Written by Naomi
Today, the Loudoun Times-Mirror published an article detailing sexual abuse at Calvary Temple in Sterling, Virginia.
An excerpt from the article reads,
“Now 26, the Maryland woman, along with one other victim, have come forward, alleging rampant sexual assault within the church among members of its leadership, teachers and teacher’s aides.
The women paint a disturbing picture of an atmosphere where physical and sexual abuse were not only tolerated and encouraged, but “taken care of” within the church should a victim come forward.
But Thompson and the other woman, whose name is being withheld by the Times-Mirror because she fears for her safety, say they can’t stay silent anymore.”
Horrified. It is the only word that portrays my feelings with accuracy. I am horrified at the stories, horrified at the circumstances detailed in the article, horrified at the extent of Calvary Temple’s inability to act like a real Christian church, horrified that children endured these atrocities, horrified that any human being would respond in the way CT did, horrified that there are still several hundred followers there, horrified that some choose silence over warning, horrified that Calvary Temple exists and cloaks itself in the guise of spirituality.
Horrified. Filled with horror, to shock greatly. To make my blood run cold. To make my hair stand on end. To scare the living daylights out of me.
In 2012, my little hometown was engulfed in one of the greatest sexual abuse scandals in the nation. Penn State University’s former football assistant coach and defensive coordinator was accused of multiple years of sexually abusing young boys from a charity that he founded. I was surrounded by people of all walks of life with same normal human response to this scandal: they were horrified. They were not horrified because of the publicity or because of PSU football or anything like that. Over and over, people expressed their horror for the abuse that those poor boys endured. In my workplace, folks talked of little else. They shook their heads in shock. Grown men were grieving. Women who never met the victims cried tears of empathy. And when Jerry Sandusky was pronounced guilty by a jury of his peers, our tiny town erupted with rejoicing for justice that had been done.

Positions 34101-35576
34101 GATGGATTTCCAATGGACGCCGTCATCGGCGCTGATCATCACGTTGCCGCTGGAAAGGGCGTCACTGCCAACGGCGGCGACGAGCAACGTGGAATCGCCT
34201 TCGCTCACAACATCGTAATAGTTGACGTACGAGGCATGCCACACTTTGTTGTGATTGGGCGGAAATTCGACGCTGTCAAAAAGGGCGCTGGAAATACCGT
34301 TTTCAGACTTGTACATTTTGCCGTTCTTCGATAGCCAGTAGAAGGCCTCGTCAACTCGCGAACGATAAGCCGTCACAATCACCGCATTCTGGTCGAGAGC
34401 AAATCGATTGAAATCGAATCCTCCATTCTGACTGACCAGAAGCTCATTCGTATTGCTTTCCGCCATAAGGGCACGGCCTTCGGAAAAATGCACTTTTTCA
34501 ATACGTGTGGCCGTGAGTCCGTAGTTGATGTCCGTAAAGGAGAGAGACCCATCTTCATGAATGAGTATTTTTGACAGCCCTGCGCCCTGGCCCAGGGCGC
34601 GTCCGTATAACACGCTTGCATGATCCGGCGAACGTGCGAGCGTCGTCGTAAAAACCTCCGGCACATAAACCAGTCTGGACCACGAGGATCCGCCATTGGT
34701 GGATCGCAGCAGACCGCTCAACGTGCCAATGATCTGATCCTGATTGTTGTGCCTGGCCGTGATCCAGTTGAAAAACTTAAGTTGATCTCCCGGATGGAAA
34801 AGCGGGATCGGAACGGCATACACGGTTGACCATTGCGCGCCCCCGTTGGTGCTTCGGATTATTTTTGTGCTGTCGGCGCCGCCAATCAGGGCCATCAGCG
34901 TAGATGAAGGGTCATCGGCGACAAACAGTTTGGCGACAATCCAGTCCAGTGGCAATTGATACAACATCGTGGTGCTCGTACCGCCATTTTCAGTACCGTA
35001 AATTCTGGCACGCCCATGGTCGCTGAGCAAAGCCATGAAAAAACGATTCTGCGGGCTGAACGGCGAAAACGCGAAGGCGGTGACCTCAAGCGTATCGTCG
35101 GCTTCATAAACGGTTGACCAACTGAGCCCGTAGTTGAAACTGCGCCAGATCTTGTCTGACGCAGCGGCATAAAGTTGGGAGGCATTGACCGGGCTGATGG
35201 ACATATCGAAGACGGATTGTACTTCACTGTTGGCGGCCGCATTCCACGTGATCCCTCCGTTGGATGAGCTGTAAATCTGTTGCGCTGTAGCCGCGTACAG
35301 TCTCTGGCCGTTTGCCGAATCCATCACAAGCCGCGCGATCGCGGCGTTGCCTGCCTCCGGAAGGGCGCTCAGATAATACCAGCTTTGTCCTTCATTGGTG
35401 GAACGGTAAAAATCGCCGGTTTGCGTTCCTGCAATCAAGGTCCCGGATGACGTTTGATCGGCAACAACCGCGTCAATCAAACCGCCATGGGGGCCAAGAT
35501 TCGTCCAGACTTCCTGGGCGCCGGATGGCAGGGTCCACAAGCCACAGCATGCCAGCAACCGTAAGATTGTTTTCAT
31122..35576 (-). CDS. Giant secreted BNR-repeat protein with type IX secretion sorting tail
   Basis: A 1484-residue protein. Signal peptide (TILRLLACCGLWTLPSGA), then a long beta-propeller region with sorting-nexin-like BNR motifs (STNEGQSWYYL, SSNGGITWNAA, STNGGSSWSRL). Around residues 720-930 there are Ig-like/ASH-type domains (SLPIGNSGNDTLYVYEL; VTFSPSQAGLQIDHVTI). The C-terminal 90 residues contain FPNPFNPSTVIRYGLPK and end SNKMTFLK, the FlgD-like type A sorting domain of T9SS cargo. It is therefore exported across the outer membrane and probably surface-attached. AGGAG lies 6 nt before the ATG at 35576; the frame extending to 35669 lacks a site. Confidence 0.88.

It is normal as a human to empathize with the innocents. To be angry at injustice. To be horrified by evil. To fail at this normal human response is to become a monster.
As I write these words, my four month old son sleeps peacefully on my shoulder. Before he was born, I thought I understood what love was. Now I know without a doubt the intense love of a parent for their child. My actions are driven by the God-given responsibility of parenthood. My child is small, defenseless, innocent. Far be it from me to ever put him in danger or to stand silent while he was harmed.
As a parent, I am horrified at the stories of things happening at CT’s church and school. I am horrified that people would question a sexual abuse victim in front of her abuser. I could not raise my child at Calvary Temple. I could not allow him in a place where multiple accusations of sexual abuse have been raised. I could not entrust him to a church-esque community that has shown themself to be unworthy of trust. As a parent, I would run far, far away.
In a passage of Scripture so important that three of the four gospels repeat it nearly verbatim, it says,